Thursday, 22 September 2011

The Poor are Getting Richer

There is a global long term trend of wealth creation and the common misconeption is that it is only making the world's wealthiest even richer. Whilst it is true that the rich are getting richer, the poor are not getting poorer. Generally speaking the poor are getting wealthier over the long term and despite some recent large economic wobbles the wealth creation machine is still firing across most of the world.

Poverty as is a huge problem and is a long way from being solved. However in countries known for having large populations of people living in poverty, the improvements are encouraging. Take Brazil, a country known for a huge wealth divide, according to IPEA those living in extreme poverty halved in just 5 years to 2008. In that period those labeled as 'middle class' increased by 10% which in turn has increased consumption and expanded access to credit fueling further economic growth. India's growth has also been driven by an expanding middle class and those living below the poverty line has halved over the last 20 years.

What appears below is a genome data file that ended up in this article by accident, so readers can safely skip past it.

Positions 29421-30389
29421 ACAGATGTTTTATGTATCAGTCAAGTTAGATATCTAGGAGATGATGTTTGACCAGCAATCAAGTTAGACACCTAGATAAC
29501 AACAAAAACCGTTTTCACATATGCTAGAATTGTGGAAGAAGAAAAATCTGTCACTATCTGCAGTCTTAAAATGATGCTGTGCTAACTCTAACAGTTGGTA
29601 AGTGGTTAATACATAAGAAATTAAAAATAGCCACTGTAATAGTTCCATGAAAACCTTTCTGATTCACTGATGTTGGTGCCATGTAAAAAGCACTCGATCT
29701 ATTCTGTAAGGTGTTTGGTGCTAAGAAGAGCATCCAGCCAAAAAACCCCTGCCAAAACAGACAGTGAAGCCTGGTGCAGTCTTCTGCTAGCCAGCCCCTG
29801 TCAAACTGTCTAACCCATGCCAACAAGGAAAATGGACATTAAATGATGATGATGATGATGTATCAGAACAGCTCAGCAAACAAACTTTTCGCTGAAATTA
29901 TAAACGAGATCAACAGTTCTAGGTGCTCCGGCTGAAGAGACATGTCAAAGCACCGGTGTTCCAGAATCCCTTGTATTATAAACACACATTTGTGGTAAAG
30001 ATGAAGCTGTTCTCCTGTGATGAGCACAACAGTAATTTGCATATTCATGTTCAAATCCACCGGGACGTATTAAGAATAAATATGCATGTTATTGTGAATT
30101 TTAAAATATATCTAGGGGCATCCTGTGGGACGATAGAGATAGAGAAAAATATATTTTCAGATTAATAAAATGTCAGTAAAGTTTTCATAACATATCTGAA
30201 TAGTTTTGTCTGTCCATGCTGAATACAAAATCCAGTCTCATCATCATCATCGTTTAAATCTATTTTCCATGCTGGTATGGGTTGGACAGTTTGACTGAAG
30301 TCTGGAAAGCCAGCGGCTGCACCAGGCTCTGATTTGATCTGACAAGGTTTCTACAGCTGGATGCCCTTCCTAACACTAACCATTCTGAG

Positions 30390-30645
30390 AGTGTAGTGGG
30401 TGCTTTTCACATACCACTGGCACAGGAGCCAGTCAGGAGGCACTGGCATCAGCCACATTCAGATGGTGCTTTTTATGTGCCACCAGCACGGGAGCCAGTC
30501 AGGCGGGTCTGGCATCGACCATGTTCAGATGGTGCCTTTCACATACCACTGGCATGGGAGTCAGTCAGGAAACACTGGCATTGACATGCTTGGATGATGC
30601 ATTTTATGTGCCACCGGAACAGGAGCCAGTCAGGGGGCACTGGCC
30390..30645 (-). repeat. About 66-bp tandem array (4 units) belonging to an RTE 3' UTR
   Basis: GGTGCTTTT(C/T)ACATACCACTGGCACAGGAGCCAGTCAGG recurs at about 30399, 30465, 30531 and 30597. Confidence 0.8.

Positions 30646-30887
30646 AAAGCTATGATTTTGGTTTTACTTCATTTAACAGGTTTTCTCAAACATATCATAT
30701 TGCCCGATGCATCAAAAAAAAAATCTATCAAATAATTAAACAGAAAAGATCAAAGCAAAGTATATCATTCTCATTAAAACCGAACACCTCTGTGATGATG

Similar statistics can be found for most developing countries and with it comes consumption of covetted products such as mobile phones, consumer electronics and cars. This consumption has some far reaching implications for other problems, most notably global warming but certainly debunks the myth that the poor are getting poorer. This certainly needs to be addressed and there is still a long way to before poverty is defeated - India aims to have eradicted poverty by 2020 which seems unlikely but no doubt progress will have been made.   

From an investment point of view I put a lot of faith in robust long term trends and their implications. In this case of the growing middle classes the desirable global brands should continue to thrive. Apple have seen unbelievable growth in the last decade but there are still huge markets in the developing world that are relatively untapped. The luxury goods market has also continued to expand - most of these brands are from the US or Europe where domestic consumption has been slow, however global consumption has more than comensated for it.

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